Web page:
This week we have seen inflation dominate financial markets again. US inflation fell, slightly, although it remains at the highest level in decades. Markets are mulling whether this is a quirk in the data or a sign that inflation is peaking. The argument against is that, while headline inflation fell, core inflation is still rising. UK GDP also fell slightly in April and US and UK government bond yields have been falling as investors become wary of equities in the face of slowing growth. UK CPI is out next week and this will go a long way in determining the short-term path of gilts.
Meanwhile politics in the UK has returned to domestic policy. Although the Queen’s Speech contained 38 bills in total, there was very little of substance for the economy and nothing to address the rising cost of living. The Northern Ireland protocol is also back with fresh threats to unilaterally dump parts of the deal if there is no movement from the EU. We’ve been here before with little result and Brussels will be asking whether the UK is seriously considering further damaging trade with an economic slowdown or even stagflation looming.
GLOBAL: MARKETS EXPECT FASTER RATE HIKES AS INFLATION REMAINS HIGH
US inflation fell slightly to 8.3% in April, below the 8.5% figure seen in March but slightly above economists’ expectations of 8.1%. Although headline inflation moderated for the first time in eight months, core inflation continued to increase. Markets are increasingly sure of a 0.5% interest rate rise from the US Federal Reserve at its June and July policy meetings. Shorter-dated bond yields rose following the release and the yield curve showed signs of flattening. The sell-off in equities has continued with technology stocks seeing the biggest impact as the Nasdaq index fell heavily.
Earlier in the week, the US Federal Reserve also warned of tightening liquidity in financial markets in its half yearly Financial Stability Report. The hawkish tone was also seen in other regions as European Central Bank president Christine Lagarde indicated that the ECB is likely to raise rates in July – a lot sooner than previous market expectations – as it also tries to tackle soaring inflation.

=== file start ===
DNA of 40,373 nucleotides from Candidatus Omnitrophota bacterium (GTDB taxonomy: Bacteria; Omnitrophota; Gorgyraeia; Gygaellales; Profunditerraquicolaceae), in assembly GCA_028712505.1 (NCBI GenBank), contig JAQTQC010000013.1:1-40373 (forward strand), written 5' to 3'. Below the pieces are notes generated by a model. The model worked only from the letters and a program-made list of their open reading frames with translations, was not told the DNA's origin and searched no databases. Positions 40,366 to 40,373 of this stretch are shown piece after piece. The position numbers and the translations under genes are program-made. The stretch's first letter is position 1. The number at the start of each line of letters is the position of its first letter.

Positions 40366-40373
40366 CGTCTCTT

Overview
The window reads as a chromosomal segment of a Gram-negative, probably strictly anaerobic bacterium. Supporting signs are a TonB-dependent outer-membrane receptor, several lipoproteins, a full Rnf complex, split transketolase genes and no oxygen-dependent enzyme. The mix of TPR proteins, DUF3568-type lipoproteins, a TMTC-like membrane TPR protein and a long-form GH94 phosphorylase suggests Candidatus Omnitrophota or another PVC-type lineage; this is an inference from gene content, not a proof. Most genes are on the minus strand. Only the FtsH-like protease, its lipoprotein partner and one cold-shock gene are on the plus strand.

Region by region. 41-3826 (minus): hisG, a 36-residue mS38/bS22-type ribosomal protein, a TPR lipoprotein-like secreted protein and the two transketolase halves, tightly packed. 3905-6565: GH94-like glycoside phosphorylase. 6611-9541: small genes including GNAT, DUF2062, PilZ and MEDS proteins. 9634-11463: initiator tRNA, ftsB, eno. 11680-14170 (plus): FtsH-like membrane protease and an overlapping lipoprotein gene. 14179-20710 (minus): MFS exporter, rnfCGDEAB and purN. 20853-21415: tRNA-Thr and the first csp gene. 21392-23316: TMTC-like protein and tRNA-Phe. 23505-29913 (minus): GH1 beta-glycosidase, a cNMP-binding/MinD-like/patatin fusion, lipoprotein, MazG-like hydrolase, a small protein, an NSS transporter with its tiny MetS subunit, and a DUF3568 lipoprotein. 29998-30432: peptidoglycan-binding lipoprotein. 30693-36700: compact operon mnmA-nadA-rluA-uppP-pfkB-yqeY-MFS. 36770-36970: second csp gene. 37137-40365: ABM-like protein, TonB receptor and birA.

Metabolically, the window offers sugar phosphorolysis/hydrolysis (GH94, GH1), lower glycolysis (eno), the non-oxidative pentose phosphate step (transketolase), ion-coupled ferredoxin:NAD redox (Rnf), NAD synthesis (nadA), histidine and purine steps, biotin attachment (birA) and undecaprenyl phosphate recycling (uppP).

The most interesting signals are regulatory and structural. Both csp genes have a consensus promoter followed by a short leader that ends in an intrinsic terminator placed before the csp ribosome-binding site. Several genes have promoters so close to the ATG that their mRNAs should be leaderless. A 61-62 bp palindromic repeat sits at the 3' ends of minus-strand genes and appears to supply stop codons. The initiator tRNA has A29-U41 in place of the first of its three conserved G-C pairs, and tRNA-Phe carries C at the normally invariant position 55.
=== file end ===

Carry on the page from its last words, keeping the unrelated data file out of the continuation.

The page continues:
UK: GILTS REVERSE COURSE AS UK ECONOMIC GROWTH DISAPPOINTS
UK economic growth was slower than expected in Q1 as output fell unexpectedly in March. A slowdown in consumer services is the main reason that GDP slowed to 0.8% in the first quarter, slightly below expectations. The monthly figures show GDP fell 0.1% in March after February’s figure was flat. Overall, production output grew strongly over the quarter but this masks a noticeable drop in output in March.
The slight tailing off in economic activity has helped gilts to rally this week as investors consider a less aggressive path for the Bank of England’s interest rate rises. The yield on 10-year gilts has fallen from just under 2% last week to 1.7% as prices have risen and next week’s release of employment and wage data, as well as inflation numbers, will receive a lot of interest. In contrast to UK gilts, global equities have continued to slide as coronavirus lockdowns in China and the slight fall in US inflation adds to fears of a global slowdown.
EQUITIES: SUPPLY DISRUPTION DIMS THE OUTLOOK FOR EV SALES
Supply-chain disruption and lockdowns in China are straining electric car production. Consumer demand remains robust but rising costs and shuttered factories in China have made it increasingly difficult for suppliers to meet demand. Electric vehicle battery maker CATL reported a 154% increase in revenue but a 24% fall in earnings as the increase in the price of raw materials pushed up operating costs.
Closures at Tesla’s Shanghai plant saw production fall to 1,500 cars in April compared to an average of 66,000. Volkswagen also reported its plan to overtake Tesla as the biggest electric car maker are at risk due to disruption caused by Russia’s invasion of Ukraine as it recently sold out of electric cars in Europe. Stellantis, the world’s sixth largest car maker, said battery shortages will affect production for the next three or four years and Toyota, the world’s largest car manufacturer, reported that rising commodity and energy prices could see profits reduced by 20% this year despite sales remaining robust.